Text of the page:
So just as plugging a tail pipe to silence a car is a fool’s endeavor, so too are forced attempts to mold society and the economy to suit the ideological leanings of those in power. Such attempts at societal meddling always end badly, typically in the form of increasing that bad thing one was trying to eliminate. The interventionist approach has all the logical soundness of hitting people in order to reduce violence in the world, yet the politicians continue to do such things everyday. For example, paying people to be unemployed augments, rather than diminishes, the number of unemployed. Likewise, subsidies for certain industries results in a whole array of undesirable side effects. Subsidization of corn production in combination with tariff-based protection of the domestic sugar market has distorted the economy and our health. Tariff-fueled high domestic sugar prices creates an incentive for sugar users to seek a lower cost alternative, which just so happens to be state subsidized HFCS (high fructose corn syrup). The state is simultaneously constraining supply of one product and expanding supply of another to make up for the ongoing constraint. This distortion alters the market in ways that would not exist absent this intervention. It has caused HFCS to become the dominant material used in domestic food production – pushing the somewhat healthier straight sugar out the door. That the overwhelming prevalence of HCFS has recently been implicated in the obesity epidemic (and all the costs associated with obesity related health ailments) should give anyone pause the next time a politician tells you they have the perfect solution to a problem.

Another side effect of agricultural interventionism is in of all places immigration. When the government guarantees a price floor for certain agricultural goods it creates a natural incentive to over produce those goods. The excess is then dumped at low subsidized prices into other countries (such as Mexico). Farmers there can’t compete with the low prices and soon go out of business. Those farmers are now desperate for work. So they come to the US. And then people wonder why so many “illegal” immigrants are pouring into the country. Time again for the government to fix the problem they created. You’ll never go out of the tire business if you keep dumping nails in the road.

The height of absurdity though is that when those in power are faced with the reality of the damage caused by subsidies they find it easier to expand those subsidies rather than to contract them. The most inane example of this is the fact that the US government pays Brazilian cotton farmers the same subsidies it pays US cotton farmers so that they can better compete with cheap US imports.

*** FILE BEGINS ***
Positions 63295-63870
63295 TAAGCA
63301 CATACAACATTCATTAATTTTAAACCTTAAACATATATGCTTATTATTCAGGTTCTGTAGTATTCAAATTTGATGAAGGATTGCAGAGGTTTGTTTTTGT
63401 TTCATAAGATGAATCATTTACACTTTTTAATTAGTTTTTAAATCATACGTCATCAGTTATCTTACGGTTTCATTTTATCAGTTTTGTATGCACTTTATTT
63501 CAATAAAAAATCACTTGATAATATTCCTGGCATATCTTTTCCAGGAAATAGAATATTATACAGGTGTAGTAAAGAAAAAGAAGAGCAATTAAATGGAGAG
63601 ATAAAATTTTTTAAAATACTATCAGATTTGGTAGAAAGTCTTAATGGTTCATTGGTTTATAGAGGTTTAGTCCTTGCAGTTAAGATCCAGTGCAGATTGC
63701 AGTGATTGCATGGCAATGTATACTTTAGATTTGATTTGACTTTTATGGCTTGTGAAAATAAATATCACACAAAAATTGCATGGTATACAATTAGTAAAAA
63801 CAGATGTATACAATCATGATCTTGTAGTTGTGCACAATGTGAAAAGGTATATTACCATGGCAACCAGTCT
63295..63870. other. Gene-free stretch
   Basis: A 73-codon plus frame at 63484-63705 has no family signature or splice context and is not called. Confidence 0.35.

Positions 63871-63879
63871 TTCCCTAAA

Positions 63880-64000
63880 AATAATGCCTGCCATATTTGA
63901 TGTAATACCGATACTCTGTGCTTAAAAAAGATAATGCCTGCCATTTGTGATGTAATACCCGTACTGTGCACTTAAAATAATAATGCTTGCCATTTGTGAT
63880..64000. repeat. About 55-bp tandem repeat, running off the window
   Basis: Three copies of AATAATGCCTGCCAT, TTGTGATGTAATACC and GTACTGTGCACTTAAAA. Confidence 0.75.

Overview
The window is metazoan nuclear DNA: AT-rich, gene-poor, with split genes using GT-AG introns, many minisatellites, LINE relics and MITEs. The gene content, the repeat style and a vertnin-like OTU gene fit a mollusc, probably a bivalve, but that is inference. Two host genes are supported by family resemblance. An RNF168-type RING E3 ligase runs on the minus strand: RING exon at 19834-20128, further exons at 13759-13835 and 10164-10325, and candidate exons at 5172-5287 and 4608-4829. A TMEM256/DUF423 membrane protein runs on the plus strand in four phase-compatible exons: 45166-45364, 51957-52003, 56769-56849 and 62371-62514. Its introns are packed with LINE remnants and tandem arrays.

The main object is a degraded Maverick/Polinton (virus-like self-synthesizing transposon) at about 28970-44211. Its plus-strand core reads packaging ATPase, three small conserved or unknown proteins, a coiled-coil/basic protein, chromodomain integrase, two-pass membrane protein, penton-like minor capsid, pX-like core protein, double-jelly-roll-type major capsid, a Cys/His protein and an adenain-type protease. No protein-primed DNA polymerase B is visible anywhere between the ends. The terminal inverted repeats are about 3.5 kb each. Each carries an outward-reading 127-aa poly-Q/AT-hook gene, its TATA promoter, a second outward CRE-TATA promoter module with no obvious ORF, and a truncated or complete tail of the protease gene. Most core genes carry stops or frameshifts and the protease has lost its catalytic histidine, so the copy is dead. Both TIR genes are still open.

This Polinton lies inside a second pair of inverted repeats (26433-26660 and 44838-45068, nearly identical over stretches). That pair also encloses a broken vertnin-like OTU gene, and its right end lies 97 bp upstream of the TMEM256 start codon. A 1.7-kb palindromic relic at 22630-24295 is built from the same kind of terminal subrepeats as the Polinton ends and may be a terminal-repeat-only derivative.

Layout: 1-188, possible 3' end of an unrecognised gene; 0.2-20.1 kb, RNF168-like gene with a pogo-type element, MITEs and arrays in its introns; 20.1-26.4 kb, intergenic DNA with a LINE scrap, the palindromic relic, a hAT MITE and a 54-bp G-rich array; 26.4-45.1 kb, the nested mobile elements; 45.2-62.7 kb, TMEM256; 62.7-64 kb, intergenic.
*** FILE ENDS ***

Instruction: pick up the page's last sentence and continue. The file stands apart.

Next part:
The moral of the story here is that economic interventionism (supported by the implied violent power of the state) will cause parties to behave differently than they otherwise would absent such threats. These differences lead others into altering their behavior so as to neutralize the effects of the initial intervention in a predictable sort of feedback loop. Plugging the tailpipe merely reroutes the exhaust. Equal and opposite reactions are on net a null.

Ignorance is Bliss

Can ignorance be cause for hope? Can ignorance, to paraphrase, deliver society into a state of bliss? Perhaps not bliss, but an argument can be made for progress. About a month ago a noose was found hanging from a tree on the campus of Duke University in North Carolina. To those of us who grew up in the 20th century, a noose on a tree is about as subtle a sign of racism as a burning cross. The specter of the vilest form of collectivism, racism, had apparently poked its head from the cesspool of ideas. There were immediate protests from students, the community and the university administration. They were determined to let those who harbor such beliefs know they are not welcome at Duke or in society at large. To those who have said “nothing has changed” in this country regarding attitudes toward race and racism, I believe this response (among many) if not outright disproves that position, it certainly is an embarrassing incongruity with that narrative.

As it turns out, thankfully, there was no clandestine reemergence of the KKK or anything similar. This week it was revealed that a Duke University undergraduate student was the unwitting culprit. He was entirely unaware of the cultural and historical significance of those two objects juxtaposed against each other. Perhaps they don’t teach much history these days in high school. Perhaps he just wasn’t a very good student (although he got into Duke so he can’t be that much of academic slouch). In a letter to the Duke community he professed that his pun-rich humorous intent was to take a few selfies with the noose and text the images to his friends, suggesting they come “hang out” with him on the beautiful spring day. He then carelessly left it hanging there and went home, blissfully unaware of the firestorm that was about to erupt.